Monday, June 30, 2014

Wednesday, June 25, 2014

CPI Buzz 6-25-14

Students Feel Squeeze As College Tuition Increases

Families will have to dig deeper in their pockets as tuition and fees at public universities increase next year.
“I have a Pell Grant. I have a scholarship and my mom pays most of it out of pocket,” Tennessee State University Sophomore Jaminka Marsh said. “So the rest that's left over from that my mom pays for.”
The Board of Regents approved a 3.5 to 8.5 percent hike in tuition and maintenance fees next school year.
“It's hard because my mom she's a single parent,” Marsh said. “I have siblings as well so she's scraping up money for me to come to school.”
At Tennessee State University, the increase amounts to $450. A fee school officials said will go towards various building costs and initiatives to help more students graduate.
“Unfortunately the cost of doing business, fuel costs has increased,” Assistant Vice President Kelli Sharp explained. “Getting top personnel to come to your University, that takes top dollars.”
Last September, hundreds of students at TSU were in jeopardy of being dropped from classes, all because they couldn't afford it. Last minute donations helped keep them in school.
“I work summer jobs so I can pay for school in the fall,” graduate student Lamont Bell said. “You know you hear they're going up on prices. I feel like I'm going to have to work a little harder and save a little more money.” Click Here For More

Tennessee Schools Lose Best Teachers Early In Their Careers, Report Says

For the first time, Tennessee education officials are sifting through data to get better ideas for how to keep teachers who score highest on a five-point evaluation scale. What they’ve found is that the youngest are more likely to leave.
First, second and third year teachers have lower retention rates anyway, but the same holds true in Tennessee for those getting high marks. Research director Nate Schwartz says 500 high-performing newcomers didn’t return last year.
“One of the things that you’d want to look at first is are we making sure that we’re taking those early career teachers, that we know are very effective, and finding ways to keep them in the school,” Schwartz says.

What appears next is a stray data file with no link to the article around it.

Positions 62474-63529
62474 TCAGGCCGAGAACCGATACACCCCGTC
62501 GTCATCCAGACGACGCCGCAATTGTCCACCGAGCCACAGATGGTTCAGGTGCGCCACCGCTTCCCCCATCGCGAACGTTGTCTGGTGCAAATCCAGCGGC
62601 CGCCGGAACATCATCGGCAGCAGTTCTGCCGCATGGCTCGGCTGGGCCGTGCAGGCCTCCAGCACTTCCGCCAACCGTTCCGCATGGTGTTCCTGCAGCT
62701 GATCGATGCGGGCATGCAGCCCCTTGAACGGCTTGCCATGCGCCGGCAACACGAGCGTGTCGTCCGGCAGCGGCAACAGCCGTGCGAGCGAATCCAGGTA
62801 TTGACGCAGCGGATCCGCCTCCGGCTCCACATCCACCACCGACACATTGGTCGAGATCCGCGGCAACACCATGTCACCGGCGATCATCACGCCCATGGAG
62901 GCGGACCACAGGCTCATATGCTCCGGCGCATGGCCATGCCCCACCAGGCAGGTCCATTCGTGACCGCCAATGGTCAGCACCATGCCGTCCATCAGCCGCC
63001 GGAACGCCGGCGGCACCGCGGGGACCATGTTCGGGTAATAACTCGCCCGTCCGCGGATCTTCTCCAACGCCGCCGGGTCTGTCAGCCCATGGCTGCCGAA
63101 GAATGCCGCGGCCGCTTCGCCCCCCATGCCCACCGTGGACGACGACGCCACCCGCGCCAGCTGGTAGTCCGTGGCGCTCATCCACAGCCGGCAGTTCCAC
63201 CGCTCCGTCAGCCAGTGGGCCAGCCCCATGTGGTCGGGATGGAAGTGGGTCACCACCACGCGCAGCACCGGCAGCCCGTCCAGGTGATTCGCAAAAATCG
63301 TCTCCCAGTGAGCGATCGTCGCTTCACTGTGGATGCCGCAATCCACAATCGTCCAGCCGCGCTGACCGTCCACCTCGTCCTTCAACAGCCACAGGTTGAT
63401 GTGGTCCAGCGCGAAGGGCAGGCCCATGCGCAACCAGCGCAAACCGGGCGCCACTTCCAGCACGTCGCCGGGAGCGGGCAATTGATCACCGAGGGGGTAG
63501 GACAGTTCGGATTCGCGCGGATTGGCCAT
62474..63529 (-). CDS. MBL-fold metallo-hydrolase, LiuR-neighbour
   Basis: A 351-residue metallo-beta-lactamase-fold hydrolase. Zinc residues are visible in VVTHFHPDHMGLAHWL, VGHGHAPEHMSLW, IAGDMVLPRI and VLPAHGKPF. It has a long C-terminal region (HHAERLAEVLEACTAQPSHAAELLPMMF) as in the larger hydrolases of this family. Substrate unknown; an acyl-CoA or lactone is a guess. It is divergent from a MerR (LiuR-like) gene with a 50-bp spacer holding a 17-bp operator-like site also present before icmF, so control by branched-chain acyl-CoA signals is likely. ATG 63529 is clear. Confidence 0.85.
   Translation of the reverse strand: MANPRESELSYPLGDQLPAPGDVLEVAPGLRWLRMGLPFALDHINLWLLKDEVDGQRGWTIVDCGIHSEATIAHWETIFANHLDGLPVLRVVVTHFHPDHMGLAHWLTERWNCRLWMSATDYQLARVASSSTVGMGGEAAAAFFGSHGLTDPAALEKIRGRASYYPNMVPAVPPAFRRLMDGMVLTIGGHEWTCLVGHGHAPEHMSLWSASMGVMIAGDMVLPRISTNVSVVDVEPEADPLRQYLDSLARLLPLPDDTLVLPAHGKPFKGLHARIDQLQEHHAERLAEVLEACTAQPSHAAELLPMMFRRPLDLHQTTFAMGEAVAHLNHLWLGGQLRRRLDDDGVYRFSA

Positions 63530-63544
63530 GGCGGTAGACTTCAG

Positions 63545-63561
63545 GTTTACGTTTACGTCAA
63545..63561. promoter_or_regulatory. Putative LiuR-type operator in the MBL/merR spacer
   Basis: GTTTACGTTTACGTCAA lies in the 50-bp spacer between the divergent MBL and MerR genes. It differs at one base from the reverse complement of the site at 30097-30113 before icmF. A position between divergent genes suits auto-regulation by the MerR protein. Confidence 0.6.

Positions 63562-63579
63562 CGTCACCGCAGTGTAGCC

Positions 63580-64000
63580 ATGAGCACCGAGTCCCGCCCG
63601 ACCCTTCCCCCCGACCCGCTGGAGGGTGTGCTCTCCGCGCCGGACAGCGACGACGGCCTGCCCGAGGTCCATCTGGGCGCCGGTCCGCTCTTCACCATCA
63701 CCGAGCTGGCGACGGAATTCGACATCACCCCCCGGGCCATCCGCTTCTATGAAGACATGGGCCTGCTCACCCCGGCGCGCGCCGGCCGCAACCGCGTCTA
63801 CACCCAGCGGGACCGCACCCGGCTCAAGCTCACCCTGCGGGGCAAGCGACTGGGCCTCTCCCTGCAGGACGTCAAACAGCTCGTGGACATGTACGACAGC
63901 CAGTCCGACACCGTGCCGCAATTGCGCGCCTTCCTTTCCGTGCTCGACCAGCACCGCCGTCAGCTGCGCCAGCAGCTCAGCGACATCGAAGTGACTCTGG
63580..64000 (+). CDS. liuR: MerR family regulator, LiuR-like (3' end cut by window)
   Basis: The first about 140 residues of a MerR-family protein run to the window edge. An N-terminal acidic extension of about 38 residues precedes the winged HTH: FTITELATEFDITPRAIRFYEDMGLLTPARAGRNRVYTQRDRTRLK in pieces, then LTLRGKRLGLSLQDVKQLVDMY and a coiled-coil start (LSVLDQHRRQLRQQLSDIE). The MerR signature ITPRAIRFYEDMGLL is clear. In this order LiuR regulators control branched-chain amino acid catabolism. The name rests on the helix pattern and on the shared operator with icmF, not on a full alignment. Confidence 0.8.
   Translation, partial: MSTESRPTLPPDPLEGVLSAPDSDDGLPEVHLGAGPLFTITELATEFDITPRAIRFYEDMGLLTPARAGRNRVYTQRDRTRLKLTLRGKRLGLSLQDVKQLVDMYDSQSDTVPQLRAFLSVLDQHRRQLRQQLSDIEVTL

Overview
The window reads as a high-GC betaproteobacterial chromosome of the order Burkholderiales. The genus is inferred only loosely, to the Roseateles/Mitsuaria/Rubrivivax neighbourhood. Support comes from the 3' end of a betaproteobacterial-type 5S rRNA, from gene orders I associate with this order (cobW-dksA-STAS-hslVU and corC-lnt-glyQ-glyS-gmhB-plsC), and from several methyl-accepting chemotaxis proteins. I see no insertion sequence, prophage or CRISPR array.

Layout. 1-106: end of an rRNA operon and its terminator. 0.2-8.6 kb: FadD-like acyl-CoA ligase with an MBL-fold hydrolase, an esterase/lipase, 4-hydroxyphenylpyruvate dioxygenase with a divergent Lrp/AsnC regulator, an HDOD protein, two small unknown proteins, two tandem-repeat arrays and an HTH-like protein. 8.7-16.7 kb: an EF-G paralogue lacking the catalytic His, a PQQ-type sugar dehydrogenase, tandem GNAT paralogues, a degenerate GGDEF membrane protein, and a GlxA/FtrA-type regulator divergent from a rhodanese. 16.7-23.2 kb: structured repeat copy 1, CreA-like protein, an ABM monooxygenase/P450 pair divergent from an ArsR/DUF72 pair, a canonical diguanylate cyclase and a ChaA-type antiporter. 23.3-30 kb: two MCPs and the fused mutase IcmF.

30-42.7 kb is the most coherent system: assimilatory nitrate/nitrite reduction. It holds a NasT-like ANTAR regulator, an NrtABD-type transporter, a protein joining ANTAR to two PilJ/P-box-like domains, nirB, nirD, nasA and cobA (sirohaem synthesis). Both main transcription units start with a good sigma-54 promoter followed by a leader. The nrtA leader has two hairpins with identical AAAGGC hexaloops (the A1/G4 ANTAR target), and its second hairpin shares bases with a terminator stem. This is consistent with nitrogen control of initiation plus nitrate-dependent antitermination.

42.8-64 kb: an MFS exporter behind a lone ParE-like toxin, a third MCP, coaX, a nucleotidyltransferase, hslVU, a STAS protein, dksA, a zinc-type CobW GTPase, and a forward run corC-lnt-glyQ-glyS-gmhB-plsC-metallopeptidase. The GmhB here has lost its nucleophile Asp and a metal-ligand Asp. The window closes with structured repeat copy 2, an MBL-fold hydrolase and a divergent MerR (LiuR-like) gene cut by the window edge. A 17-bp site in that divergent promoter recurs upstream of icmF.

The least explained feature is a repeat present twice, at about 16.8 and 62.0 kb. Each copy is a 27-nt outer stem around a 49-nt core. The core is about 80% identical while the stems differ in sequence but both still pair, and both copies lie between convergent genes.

Retention has been a focus of study nationwide, including a widely-cited report called the Irreplaceables put out by The New Teacher Project. It found that urban schools have particular trouble holding onto the best and brightest. Click Here For More

Sharp Exchanges Mark Senate Hearing About Chief Justice

There were sharp exchanges Tuesday as senators heard allegations of misconduct against Tennessee top judge.
Those accusations come from Republicans who want to see Chief Justice Gary Wade and two other Supreme Court justices voted out in August.
Republicans insisted the four hour hearing was not about politics.
But, with control of the state's high court up for grabs, politics were never far away. Click Here For More

Haslam Favors Cooling Off Period in Domestic Cases

A high-profile domestic violence case in Nashville has led to talk of more restrictions for defendants in such cases.
The Tennessean reports Republican Gov. Bill Haslam said on Monday that he would support making a 12-hour "cooling off" period mandatory after someone has been arrested on a domestic violence charge.
"I think that makes sense," Haslam said. "I'm far from an expert on that, but from what I understand, it just feels like that is a common sense law."
The statement comes in the midst of a controversy over a Nashville case involving a prominent contractor who was released from jail a few hours after his arrest on a domestic violence charge. Police say he assaulted his girlfriend a second time shortly after being released.
Lawmakers in Middle Tennessee have said they plan to introduce a bill next year that would require people arrested on domestic violence charges to remain incarcerated for at least 12 hours. The General Assembly is scheduled to reconvene in January. Click Here For More

Haslam unmoved on same-sex benefits

Haslam sidestepped when asked in a follow-up question what he would do if the legislature passed a bill that required local governments to roll back same-sex benefits. The General Assembly has debated such legislation several times in recent years, and in 2011 Haslam signed a bill that overrode a Metro ordinance that said contractors with Metro could not discriminate against gays and lesbians.
Despite professing to have forgotten many of the details of that debate, Haslam did his best to state both sides of the argument without committing to either side.
"As a whole, I think the state should be very cautious about telling local government what they should do unless there's some statewide implication from that." Click Here For More

Hold your nose, the ‘retention’ election is getting smelly

In a telling exchange between Bell and Bill Young, Executive Director of the Administrative Office of the Courts, who, for some reason, was designated to be the representative of the JPEC, the two agreed that Tennessee’s judicial selection, evaluation, and election process was political.
“This has been a political process for a long time,” Young stated to no one’s objection.
It is a political process. And the odor that emanates comes from a select group of people want to keep the political power to themselves, to benefit the folks like them, and exclude the people of Tennessee from their right to hold judges accountable for their decisions and their behavior – a right clearly articulated in our constitution.